Disclaimer: This article contains copious quantities of saccharine anime stylings, and very little in the way of space marines shooting things. If such things bother you, retreat now. Also, be warned that this article ended up far longer than I first intended, so feel free to skim.
Introduction ~ Welcome To Gensokyo
If the rags-to-riches, one-man indie success story of the western world is Minecraft, then the eastern equivalent is undoubtedly the long-running Touhou series. You’ve almost certainly heard of these games, but due to none of them having ever gotten official English-language releases, they remain a confusing and alien prospect for newcomers. Who is ZUN? Why are there so many frilly hats? How on earth are you meant to dodge all those bullets? In writing this, I hope to lay out the basics here, and make the series (and now-sprawling franchise in general) a little more friendly and accessible.
Obstensibly, the Touhou games (a staggering 18 official ‘numbered’ releases to date) are a series of vertically scrolling 2D ‘bullet hell’ (aka Danmaku – ‘Curtain Fire’) shooters, set in the magical parallel realm of Gensokyo, an idyllic home-away-from-home for a broad variety of deities, spirits, ghosts, fairies, Youkai (assorted beings of Japanese legend) and other such creatures of myth both eastern and western. Also of note is that apparently 99% of the named characters in Gensokyo are female. Why? I don’t know, but it makes for a silly, whimsical, and exceptionally cute setting. The core stories tend to follow the misadventures of Japanese shrine-maiden Reimu, and her best friend, the european-styled witch Marisa. While not an official production (rather, it’s part of the enormous range of third-party and fan-made works), I think the video below perfectly captures the general feel and style of the Touhou universe.
The Creator ~ The Enigmatic Boozer
The Touhou games themselves are almost all the creation of a lone developer – Jun’ya Ota, most commonly known as ZUN, founder and only member of Team Shanghai Alice. Very little is known about the man, beyond his oft-comically-referenced love of alcohol. Beginning in 1996, he has been the leading force behind the 18 official Touhou games, with him working fully solo on 15 of them, with a single guest artist on one, and with a full studio on the remaining two. Despite the enormous popularity of the series, ZUN remains a largely mysterious figure, releasing his games through indie/specialist channels only, and seemingly uninterested in capitalizing on the enormous success of the project as a whole. He could very easily become a much richer, more famous man if he ever wanted to be.
All the core games in the series make some things clear; while possessing a great eye for gameplay design, ZUN is not a great artist. While charming in their own way, the illustrations and character portraits on show in most of the series are awkward at best, comically poor at worst. While he may not have the greatest artists touch, he shines as a composer. Despite limiting himself to slightly MIDI-ish synths for most of his compositions, the Touhou series is famous for its multitude of catchy and memorable character themes, which have been covered and arranged by literally hundreds of groups now. Floating around the web there is a torrent weighing in at a staggering 180GB – the contents? Touhou fan-music exclusively.
Where To Find Them ~ Quandary of Availability
Now here’s a problem of sorts. You’re interested in the series. You want to play one, maybe try it out, right? Well, the good news is that there are demos available for a great many of the games in the series. The bad news is if you want to play the full version. ZUN is exceptionally indie, and has eschewed more traditional revenue streams in favour of having limited print-runs produced of each game, to be primarily sold at specialist stores and big convention events like Comiket. What this means is that even if you can find a copy in stock (increasingly unlikely), you’ll likely be paying top dollar AND for postage all the way from Japan. While I cannot endorse it, I can’t condemn digging around for torrents of many of these games either. In many cases, there’s just no other way to get hold of them.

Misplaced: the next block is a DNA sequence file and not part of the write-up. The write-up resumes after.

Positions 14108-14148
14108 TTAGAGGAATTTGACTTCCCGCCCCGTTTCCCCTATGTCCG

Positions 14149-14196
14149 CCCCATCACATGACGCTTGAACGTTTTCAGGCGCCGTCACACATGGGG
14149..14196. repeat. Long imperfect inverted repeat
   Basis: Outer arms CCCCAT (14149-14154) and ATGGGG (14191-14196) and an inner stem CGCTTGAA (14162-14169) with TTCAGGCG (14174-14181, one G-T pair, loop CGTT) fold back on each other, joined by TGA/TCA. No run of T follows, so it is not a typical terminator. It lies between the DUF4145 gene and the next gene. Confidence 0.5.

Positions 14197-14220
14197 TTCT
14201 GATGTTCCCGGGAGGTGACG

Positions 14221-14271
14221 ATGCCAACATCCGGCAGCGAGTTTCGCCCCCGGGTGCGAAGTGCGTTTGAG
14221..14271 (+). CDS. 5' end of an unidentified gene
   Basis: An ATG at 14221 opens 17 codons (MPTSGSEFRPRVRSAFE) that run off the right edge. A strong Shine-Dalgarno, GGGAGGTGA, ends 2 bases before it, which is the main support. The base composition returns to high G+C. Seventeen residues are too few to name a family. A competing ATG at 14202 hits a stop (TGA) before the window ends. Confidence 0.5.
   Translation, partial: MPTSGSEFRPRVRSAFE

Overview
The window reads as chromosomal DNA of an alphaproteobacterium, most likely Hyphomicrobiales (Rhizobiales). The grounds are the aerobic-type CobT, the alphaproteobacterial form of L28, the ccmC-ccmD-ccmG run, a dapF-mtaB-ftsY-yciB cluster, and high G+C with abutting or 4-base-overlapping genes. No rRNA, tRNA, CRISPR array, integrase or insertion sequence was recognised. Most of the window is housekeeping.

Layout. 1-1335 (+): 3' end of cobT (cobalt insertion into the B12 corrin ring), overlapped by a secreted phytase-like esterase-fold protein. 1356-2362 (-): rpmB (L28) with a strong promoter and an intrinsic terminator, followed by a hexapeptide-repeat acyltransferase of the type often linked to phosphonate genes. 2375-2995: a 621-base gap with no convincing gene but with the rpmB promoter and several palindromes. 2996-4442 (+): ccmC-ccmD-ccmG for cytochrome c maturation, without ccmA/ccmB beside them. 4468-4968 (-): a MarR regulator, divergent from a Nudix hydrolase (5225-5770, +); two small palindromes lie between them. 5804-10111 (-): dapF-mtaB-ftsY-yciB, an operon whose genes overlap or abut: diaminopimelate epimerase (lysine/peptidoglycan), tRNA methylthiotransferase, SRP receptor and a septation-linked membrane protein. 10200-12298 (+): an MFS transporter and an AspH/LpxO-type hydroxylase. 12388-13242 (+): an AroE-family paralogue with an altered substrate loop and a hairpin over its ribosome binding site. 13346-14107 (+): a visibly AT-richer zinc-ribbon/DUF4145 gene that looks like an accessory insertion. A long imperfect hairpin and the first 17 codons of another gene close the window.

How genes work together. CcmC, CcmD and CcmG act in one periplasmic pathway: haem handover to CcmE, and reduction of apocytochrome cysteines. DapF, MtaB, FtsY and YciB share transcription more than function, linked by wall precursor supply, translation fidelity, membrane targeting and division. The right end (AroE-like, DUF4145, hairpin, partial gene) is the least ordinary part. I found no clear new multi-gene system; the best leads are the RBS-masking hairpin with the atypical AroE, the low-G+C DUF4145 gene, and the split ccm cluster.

Another key issue is the language barrier – all the games are in Japanese! Fortunately, that barrier has been thoroughly steamrolled by dedicated fans, and unofficial English-language patches have been released for all but a couple of the earliest, most experimental games in the series. It’s usually just a matter of weeks before a new release is fully translated these days, as the western fanbase is large and industrious enough to have whole teams of veteran translators ready to make the game accessible for the rest of us.
You can find links to official pages (for patches and demos), links to the fan-translations, and even a page full of links to stores that ship internationally and may have copies of the games in stock over at the English Touhou Wiki, as well as a seemingly boundless (and sometimes baffling) font of information on all the games in the series.
Tips & Tricks ~ Mastery of Danmaku
If you’re not a fan of the genre, ‘bullet hell’ shooters can seem astoundingly intimidating, but they’re not nearly as mean as they look. Here’s a few tips, applicable to most of the series:
Most bullets aren’t going to come even close to you. Those beautiful swirling death-blossoms are 90% for show. Just keep an eye on the ones in your little corner of the screen. It’s part intimidation, part artistry. This is highlighted particularly well by Shoot The Bullet, where you’re trying to take photos of the bullet sprays, rather than directly fighting the boss.
You have a teensy tiny hitbox. While your character may appear relatively large, only the center couple of pixels are vulnerable to damage. In some games, you even get bonus points or powerups for ‘grazing’ bullets along your sprite without taking a direct hit. With a little practice, you should be weaving your character through impossibly dense-looking waves of incoming fire. The Touhou series is pretty good at being fair here – each boss has a clear set of attack patterns, and they usually take the form of geometric patterns that are easy to follow visually. Not too much in the way of wild bullet-spray.
Don’t worry about shooting for a high score unless you’re confident. The ultimate goal of any such shooter is to ’1cc’ (one credit completion) it. Beating the whole game in a single sitting without continuing once, thus preserving your score, as it tends to be reset or lowered significantly if you do choose to continue mid-game. If you’re a beginner, pick one of the lower difficulty settings, bump up the number of lives if you want, and don’t sweat the details. It’s a game – if you’re not having fun, you’re doing it wrong. Also, don’t expect to win on your first (or second, or third) try – these are old-school arcade style games. It’s okay to lose – just pick yourself up again and aim to do better next time.